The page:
Two groups of scientists at the University of California, San Diego, worked on fruit flies, mice and cultured human intestinal cells to study cholera toxin, produced by the highly infectious bacterium Vibrio cholerae.
They discovered the toxin exerts some of its devastating effects by reducing the delivery of proteins to molecular junctions that normally act like Velcro to hold intestinal cells together in the outer lining of the gut.
The UC San Diego researchers found that cholera toxin acts by two entirely distinct, but cooperating mechanisms to produce diarrhea. In addition to increasing the efflux of chloride ions through a protein channel called CFTR, it weakens cell junctions to allow a rapid outflow of counterbalancing sodium ions and water between the cells.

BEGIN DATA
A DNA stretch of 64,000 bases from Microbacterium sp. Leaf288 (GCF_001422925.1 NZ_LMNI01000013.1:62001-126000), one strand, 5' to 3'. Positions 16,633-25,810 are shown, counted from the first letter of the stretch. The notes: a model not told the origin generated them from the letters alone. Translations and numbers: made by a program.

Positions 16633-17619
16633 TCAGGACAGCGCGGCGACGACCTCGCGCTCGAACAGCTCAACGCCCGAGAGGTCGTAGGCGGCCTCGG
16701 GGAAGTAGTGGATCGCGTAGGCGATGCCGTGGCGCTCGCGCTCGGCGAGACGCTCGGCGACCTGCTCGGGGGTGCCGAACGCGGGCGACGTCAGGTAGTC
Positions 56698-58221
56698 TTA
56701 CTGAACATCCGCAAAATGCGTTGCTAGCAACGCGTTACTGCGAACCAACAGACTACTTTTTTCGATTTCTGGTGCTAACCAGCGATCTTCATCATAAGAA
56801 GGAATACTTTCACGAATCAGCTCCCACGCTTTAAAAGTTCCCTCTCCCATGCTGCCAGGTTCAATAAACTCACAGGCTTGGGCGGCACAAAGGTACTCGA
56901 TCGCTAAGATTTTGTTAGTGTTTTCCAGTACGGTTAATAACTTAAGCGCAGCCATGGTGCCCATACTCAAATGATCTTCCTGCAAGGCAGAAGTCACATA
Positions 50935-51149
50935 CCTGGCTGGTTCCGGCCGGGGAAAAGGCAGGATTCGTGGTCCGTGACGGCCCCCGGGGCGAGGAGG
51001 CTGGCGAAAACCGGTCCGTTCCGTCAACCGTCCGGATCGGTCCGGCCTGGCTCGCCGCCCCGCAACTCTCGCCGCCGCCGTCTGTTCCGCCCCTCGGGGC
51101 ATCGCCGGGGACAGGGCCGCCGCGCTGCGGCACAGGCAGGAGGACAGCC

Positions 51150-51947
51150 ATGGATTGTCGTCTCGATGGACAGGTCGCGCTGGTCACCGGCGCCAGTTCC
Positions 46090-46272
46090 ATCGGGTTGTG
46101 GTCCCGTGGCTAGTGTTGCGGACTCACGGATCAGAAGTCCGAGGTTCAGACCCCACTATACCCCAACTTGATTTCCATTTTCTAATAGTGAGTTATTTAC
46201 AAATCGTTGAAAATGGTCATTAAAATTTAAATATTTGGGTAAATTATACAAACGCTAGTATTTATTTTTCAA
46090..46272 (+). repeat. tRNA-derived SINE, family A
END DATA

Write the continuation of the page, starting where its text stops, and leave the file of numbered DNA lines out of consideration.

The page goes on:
The scientists showed that many of the effects of the cholera toxin on the gut could be reversed by genetic manipulations that bolster the delivery of proteins to these junctions.
Understanding this novel mechanism of cholera action could also have important implications for other disorders of intestinal barrier function such as Crohn's disease, colitis and celiac disease.
The study is published in the journal Cell Host and Microbe.
--ANI (Posted on 12-09-2013)